Diederik Stapel, the Dutch social psychologist who admitted to faking data in numerous published papers, has retracted a 2011 study published in the journal Science, which concluded that disorderly environments leads to discrimination. It is the first of what are likely to add up to dozens of retractions.
Science issued an editorial expression of concern for the paper, “Coping with chaos: How disordered contexts promote stereotyping and discrimination,” on 1 November. A day earlier, the Dutch university committees investigating Stapel issued a preliminary report that indicated that Stapel had fabricated or manipulated data in at least several dozen publications, but the report did not name specific papers (see Report finds massive fraud at Dutch universities).
The committees, at the universities of Amsterdam, Groningen and Tilburg where Stapel studied and worked between 1994 and 2011, plan to identify tainted papers in a final report that will not be completed until mid-2012 at the earliest, says Pim Levelt, head of the Tilburg committee and director emeritus at the Max Planck Institute for Psycholinguistics in Nijmegen, Netherlands.
The Science retraction is signed by Stapel, who was a professor at Tilburg until he was dismissed in September, and his one coauthor Siegwart Lindenberg, a professor of cognitive psychology at Tilburg and the University of Groningen. Lindenberg is not implicated in the fraud.
“Stapel’s doing had caught me as much by surprise as it did anybody else,” Lindenberg wrote in an e-mail to Nature. “I never had any suspicion. He was a very trusted man, dean of the faculty, brilliant, successful, no indications for me to be distrustful. In this, I was not the only one. I also had no trouble with the results of the experiments.”
Lindenberg says he and Stapel together designed the experiments, interpreted data and co-wrote the paper, but that Stapel alone provided the data in the form of tables. Nature covered the paper in a news article at the time (see Chaos promotes stereotyping).
This description fits in with a broad sketch of one of Stapel’s tactics that is outlined in the 31 October report. In these cases, co-authors left Stapel to run experiments and collect data with the help of a network of contacts at other universities. Stapel never performed the experiments and instead manufactured plausible data that he presented to his coauthors.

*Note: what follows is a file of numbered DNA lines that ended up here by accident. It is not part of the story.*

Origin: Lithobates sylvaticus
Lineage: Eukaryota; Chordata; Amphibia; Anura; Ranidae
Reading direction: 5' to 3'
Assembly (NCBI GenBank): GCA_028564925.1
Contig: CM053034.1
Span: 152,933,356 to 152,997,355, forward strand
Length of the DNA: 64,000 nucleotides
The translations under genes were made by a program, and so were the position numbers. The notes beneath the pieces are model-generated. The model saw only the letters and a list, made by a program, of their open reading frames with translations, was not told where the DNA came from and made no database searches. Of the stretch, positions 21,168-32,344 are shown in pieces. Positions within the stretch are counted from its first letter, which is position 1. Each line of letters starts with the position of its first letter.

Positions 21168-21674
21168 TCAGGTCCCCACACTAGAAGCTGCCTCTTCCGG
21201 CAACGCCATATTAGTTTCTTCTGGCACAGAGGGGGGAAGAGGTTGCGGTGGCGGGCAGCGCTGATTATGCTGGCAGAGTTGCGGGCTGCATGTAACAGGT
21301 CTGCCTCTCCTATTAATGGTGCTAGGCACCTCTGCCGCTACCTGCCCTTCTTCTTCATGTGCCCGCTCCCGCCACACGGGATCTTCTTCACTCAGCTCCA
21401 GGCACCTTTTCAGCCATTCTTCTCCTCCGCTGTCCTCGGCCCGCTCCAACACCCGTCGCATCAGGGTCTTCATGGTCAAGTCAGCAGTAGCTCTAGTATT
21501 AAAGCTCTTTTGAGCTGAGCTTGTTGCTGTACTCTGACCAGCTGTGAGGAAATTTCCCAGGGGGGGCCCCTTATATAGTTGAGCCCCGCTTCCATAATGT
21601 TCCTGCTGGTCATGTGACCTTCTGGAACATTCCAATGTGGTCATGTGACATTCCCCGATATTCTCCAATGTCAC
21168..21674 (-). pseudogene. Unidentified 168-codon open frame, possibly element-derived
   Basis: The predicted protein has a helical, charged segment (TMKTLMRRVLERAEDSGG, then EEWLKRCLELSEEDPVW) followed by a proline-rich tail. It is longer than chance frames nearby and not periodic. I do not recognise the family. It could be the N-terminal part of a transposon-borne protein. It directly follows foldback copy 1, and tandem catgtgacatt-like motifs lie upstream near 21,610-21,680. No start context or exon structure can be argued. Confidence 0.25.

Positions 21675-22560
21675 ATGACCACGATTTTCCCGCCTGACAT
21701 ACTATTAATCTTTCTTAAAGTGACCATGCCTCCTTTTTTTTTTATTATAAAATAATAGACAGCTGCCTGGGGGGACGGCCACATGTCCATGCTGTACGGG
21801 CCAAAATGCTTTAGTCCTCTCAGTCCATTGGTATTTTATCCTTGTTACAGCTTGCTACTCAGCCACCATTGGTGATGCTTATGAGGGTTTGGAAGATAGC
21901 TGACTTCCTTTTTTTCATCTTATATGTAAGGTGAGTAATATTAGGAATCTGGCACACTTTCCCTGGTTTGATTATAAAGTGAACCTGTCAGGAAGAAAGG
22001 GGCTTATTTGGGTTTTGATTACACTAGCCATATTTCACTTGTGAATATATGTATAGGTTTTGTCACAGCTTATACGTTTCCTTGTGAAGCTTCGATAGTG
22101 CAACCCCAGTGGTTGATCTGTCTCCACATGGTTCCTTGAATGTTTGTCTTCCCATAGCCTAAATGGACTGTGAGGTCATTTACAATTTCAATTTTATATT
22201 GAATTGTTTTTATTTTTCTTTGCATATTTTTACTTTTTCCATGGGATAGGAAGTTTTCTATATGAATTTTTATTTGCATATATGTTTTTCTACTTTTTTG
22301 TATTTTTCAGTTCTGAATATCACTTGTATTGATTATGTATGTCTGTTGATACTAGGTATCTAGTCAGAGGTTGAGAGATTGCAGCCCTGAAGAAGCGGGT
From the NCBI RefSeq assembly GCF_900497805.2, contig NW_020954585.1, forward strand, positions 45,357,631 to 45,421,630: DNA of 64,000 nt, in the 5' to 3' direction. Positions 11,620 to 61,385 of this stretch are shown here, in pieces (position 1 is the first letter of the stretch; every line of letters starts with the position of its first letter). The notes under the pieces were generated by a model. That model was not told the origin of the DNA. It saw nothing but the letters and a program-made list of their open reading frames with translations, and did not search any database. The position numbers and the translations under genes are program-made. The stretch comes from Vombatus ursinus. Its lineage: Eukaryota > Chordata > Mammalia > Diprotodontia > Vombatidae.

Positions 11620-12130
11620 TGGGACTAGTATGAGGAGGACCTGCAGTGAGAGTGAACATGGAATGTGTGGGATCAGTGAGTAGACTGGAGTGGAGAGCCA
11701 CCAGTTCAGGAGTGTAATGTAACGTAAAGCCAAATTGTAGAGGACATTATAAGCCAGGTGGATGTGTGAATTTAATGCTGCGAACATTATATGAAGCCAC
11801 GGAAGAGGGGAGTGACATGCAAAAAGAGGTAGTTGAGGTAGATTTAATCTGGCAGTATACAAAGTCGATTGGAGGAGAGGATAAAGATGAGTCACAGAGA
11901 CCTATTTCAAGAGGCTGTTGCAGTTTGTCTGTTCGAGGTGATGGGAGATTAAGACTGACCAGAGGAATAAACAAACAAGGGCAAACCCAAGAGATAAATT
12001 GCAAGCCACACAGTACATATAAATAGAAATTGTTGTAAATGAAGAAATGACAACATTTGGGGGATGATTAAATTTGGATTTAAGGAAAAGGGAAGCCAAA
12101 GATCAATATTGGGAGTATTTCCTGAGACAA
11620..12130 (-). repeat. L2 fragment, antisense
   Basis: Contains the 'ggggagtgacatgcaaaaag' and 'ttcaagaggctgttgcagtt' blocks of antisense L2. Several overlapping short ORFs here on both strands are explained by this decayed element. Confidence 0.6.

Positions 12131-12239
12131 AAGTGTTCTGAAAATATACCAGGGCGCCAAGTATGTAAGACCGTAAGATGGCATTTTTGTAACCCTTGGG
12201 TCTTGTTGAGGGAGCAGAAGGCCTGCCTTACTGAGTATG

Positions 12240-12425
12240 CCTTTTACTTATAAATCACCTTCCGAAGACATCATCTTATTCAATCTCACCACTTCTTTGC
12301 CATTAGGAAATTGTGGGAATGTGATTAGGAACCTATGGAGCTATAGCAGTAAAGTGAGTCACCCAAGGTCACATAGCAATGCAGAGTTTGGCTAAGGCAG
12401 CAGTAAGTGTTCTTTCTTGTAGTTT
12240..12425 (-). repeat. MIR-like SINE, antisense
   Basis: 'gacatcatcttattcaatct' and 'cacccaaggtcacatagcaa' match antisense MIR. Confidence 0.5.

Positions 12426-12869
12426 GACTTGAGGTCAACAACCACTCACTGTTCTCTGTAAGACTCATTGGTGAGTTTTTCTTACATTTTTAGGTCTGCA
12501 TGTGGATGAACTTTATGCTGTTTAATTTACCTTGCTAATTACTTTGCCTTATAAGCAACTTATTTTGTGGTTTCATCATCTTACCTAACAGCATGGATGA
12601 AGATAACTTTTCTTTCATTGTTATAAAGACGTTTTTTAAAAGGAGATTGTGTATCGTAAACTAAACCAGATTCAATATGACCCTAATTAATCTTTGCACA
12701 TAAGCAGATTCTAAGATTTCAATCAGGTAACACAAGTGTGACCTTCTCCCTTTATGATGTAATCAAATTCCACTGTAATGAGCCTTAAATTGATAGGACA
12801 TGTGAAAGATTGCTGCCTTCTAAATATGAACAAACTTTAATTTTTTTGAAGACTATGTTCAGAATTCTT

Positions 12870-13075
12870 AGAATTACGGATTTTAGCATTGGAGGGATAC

The retracted paper includes five experiments that were said to have been conducted at a train station in Utrecht, in “an affluent neighbourhood in a Dutch city,” and in an unspecified laboratory. The 31 October report noted that Stapel’s papers included vague descriptions of study populations and locations, such as “Universities in the North of the Netherlands.” The Science paper makes no mention of where the lab studies were conducted and mentions only “students” who were “all Caucasian” as the participants.
The field experiments “found” that people were less inclined to sit next to a Dutch-African person in a dirty train station than a clean one, and that people were less willing to donate money to a charity for minorities when they were surrounded by a disordered neighborhood street than a neat one. The three lab experiments, meanwhile, suggested that people form stereotypes to provide structure to a disorganized environment.
Lindenberg says he does not yet know if all of these experiments were fabrications, or just some of them. “[Stapel] did not indicate which of the experiments contained faked data. I would love to know myself but he is not reachable, and I cannot find out any other way,” he wrote to Nature. He plans to repeat the study.
The committees investigating Stapel are sifting through each data set in more than 150 papers to identify those that were fabricated or otherwise manipulated, Levelt says. The process involves gathering data and details about how they were collected from Stapel’s co-authors. “We have to go through each paper and come to a conclusion,” he says. “It’s an immense job,” Levelt tells Nature.
Nature has published two opinion articles on the case. Jenny Crocker, a social psychologist at Ohio State University and past president of the Society for Personality and Social Psychology, looks at the case in the context of research on moral transgressions (see The road to fraud starts with a single step). While, Jelte Wicherts, a psychologist at the University of Amsterdam, says his field needs to be more open with its raw data (see Psychology must learn a lesson from fraud case).
Crocker has another op-ed in the latest issue of Science, which contains an interesting insight: Of the 40 papers Stapel submitted to journals published by the American Psychological Association since 2003, 16 were rejected, 24 accepted. The papers were handled by 25 different editors. “Under such circumstances,” she writes, “it would be almost impossible to detect a pattern of data fabrication.”